The government provides jobs for Kuwaitis entering the labor market in government departments and public sector institutions, while the private sector remains unable to attract these citizens to work in its various installations and institutions, despite the workforce support program funded by the government to encourage work in the private sector. There is a disparity in benefits and cadres between the two sectors, not to mention the different work regulations. Moreover, graduates of the Kuwaiti educational system have poor skills and low levels of competence that do not meet the requirements of professions in the private sector. Education in Kuwait does not provide opportunities for adequate vocational education in line with the standards adopted in several countries exporting skilled workforces.
The report emphasized the demographic challenge, as those under the age of 24 account for 60% of Kuwaitis, and this is a challenge that requires rational policies and development programs that assert the importance of human development and seek to curb the rapid population growth of citizens exceeding 2.8% per year. The reliance by the labor market on emigrant workers remains a structural defect unless plans are programmed to develop vocational education in parallel with financial reforms that ease the burden of all types of subsidies, in order to promote the rationalization trend in consumer and social behaviors among citizens. However, under a political system characterized by its populism and its attempt to satisfy citizens’ immediate needs, will the government be able to address these structural defects in public spending?
Kuwait’s government and National Assembly must seek to exploit the adequate fiscal situations to develop the infrastructure, increase the capacity of public utilities, expand road networks and construct collective transportation systems. Capital spending must be increased through the state budget mechanisms, while the private sector must be empowered to contribute to projects through privatization programs and by opening fields of activities that used to be closed to the private sector in vital sectors such as oil, utilities and services.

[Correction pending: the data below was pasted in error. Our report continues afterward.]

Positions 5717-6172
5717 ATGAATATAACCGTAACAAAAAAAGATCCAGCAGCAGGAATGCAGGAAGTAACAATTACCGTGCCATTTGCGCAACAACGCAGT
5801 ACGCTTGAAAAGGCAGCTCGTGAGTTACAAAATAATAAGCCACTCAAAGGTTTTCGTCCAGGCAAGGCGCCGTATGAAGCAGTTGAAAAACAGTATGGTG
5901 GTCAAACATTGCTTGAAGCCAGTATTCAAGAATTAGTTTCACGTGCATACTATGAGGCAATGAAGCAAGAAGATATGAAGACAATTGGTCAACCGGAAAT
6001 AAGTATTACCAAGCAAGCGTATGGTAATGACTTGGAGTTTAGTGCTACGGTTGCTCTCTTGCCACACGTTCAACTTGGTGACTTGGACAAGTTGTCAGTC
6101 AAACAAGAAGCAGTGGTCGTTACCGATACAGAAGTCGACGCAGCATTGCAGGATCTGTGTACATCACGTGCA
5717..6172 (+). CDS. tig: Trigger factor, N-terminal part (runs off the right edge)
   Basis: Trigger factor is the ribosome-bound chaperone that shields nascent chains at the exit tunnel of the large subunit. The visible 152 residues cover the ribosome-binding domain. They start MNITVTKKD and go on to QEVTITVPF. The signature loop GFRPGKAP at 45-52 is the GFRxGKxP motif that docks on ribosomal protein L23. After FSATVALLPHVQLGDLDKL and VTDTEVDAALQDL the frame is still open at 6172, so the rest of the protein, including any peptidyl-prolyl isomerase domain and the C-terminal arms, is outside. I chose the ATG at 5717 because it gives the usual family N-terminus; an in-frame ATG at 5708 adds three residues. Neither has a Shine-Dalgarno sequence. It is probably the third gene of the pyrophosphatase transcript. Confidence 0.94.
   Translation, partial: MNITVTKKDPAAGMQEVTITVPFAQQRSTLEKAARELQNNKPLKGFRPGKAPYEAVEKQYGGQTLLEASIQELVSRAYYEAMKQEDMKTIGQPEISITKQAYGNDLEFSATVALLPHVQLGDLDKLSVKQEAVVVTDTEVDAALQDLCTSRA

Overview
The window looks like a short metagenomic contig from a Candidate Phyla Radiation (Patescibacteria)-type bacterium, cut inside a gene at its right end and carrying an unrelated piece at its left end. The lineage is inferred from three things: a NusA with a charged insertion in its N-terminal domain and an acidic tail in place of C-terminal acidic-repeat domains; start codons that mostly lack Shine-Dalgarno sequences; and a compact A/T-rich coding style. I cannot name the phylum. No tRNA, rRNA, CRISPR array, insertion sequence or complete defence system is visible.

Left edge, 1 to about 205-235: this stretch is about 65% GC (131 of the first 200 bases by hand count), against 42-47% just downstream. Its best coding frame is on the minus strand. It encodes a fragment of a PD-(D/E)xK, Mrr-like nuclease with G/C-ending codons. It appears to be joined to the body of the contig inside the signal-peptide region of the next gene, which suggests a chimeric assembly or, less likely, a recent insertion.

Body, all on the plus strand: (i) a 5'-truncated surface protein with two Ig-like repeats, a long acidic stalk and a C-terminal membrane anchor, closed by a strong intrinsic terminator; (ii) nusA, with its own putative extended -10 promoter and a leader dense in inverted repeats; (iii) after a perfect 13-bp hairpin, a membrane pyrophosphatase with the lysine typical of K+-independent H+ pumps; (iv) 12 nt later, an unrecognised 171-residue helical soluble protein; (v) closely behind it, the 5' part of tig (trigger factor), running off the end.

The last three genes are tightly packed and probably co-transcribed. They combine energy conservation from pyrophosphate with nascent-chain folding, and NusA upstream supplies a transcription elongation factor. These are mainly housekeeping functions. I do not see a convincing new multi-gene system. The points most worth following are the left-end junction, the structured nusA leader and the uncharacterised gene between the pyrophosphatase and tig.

More important, Kuwait, which was able to provide significant funds to be invested through its sovereign wealth fund and develop quality of life, is still highly dependent on the oil economy and has yet to diversify its economic base. The private sector in the country also remains largely dependent on government activity and its current and capital spending while it is supposed to play a pivotal role in economic development and to have broad responsibilities. This requires a political administration that believes in the role of the private sector and allows it to work directly or in partnership with the public sector in specific fields. However, the main challenge is the human development challenge, as the country requires a comprehensive and invasive review of the educational system in order to achieve compatibility between labor market requirements and the graduates of the educational system.